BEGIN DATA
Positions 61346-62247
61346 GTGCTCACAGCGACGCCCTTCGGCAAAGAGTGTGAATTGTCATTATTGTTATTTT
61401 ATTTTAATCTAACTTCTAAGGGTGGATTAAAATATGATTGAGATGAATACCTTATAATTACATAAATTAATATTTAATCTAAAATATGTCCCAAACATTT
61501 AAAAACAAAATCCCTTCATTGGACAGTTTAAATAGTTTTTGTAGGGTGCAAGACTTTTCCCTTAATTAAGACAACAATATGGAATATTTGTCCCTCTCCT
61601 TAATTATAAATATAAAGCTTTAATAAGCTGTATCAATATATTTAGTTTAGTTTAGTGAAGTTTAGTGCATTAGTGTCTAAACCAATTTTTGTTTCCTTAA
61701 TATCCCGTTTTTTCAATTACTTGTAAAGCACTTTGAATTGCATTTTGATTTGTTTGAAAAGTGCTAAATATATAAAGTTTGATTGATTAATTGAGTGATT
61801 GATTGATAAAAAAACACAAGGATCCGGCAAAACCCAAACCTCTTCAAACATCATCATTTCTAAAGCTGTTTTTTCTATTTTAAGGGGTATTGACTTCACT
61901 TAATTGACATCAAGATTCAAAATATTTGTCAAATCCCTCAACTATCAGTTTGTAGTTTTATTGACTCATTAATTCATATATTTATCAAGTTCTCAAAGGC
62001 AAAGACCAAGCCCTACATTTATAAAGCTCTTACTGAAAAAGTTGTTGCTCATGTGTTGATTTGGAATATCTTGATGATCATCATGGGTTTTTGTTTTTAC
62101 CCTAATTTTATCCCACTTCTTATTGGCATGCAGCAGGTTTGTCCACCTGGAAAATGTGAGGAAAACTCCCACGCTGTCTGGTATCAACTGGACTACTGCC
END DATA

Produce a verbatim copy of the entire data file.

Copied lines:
Positions 61346-62247
61346 GTGCTCACAGCGACGCCCTTCGGCAAAGAGTGTGAATTGTCATTATTGTTATTTT
61401 ATTTTAATCTAACTTCTAAGGGTGGATTAAAATATGATTGAGATGAATACCTTATAATTACATAAATTAATATTTAATCTAAAATATGTCCCAAACATTT
61501 AAAAACAAAATCCCTTCATTGGACAGTTTAAATAGTTTTTGTAGGGTGCAAGACTTTTCCCTTAATTAAGACAACAATATGGAATATTTGTCCCTCTCCT
61601 TAATTATAAATATAAAGCTTTAATAAGCTGTATCAATATATTTAGTTTAGTTTAGTGAAGTTTAGTGCATTAGTGTCTAAACCAATTTTTGTTTCCTTAA
61701 TATCCCGTTTTTTCAATTACTTGTAAAGCACTTTGAATTGCATTTTGATTTGTTTGAAAAGTGCTAAATATATAAAGTTTGATTGATTAATTGAGTGATT
61801 GATTGATAAAAAAACACAAGGATCCGGCAAAACCCAAACCTCTTCAAACATCATCATTTCTAAAGCTGTTTTTTCTATTTTAAGGGGTATTGACTTCACT
61901 TAATTGACATCAAGATTCAAAATATTTGTCAAATCCCTCAACTATCAGTTTGTAGTTTTATTGACTCATTAATTCATATATTTATCAAGTTCTCAAAGGC
62001 AAAGACCAAGCCCTACATTTATAAAGCTCTTACTGAAAAAGTTGTTGCTCATGTGTTGATTTGGAATATCTTGATGATCATCATGGGTTTTTGTTTTTAC
62101 CCTAATTTTATCCCACTTCTTATTGGCATGCAGCAGGTTTGTCCACCTGGAAAATGTGAGGAAAACTCCCACGCTGTCTGGTATCAACTGGACTACTGCC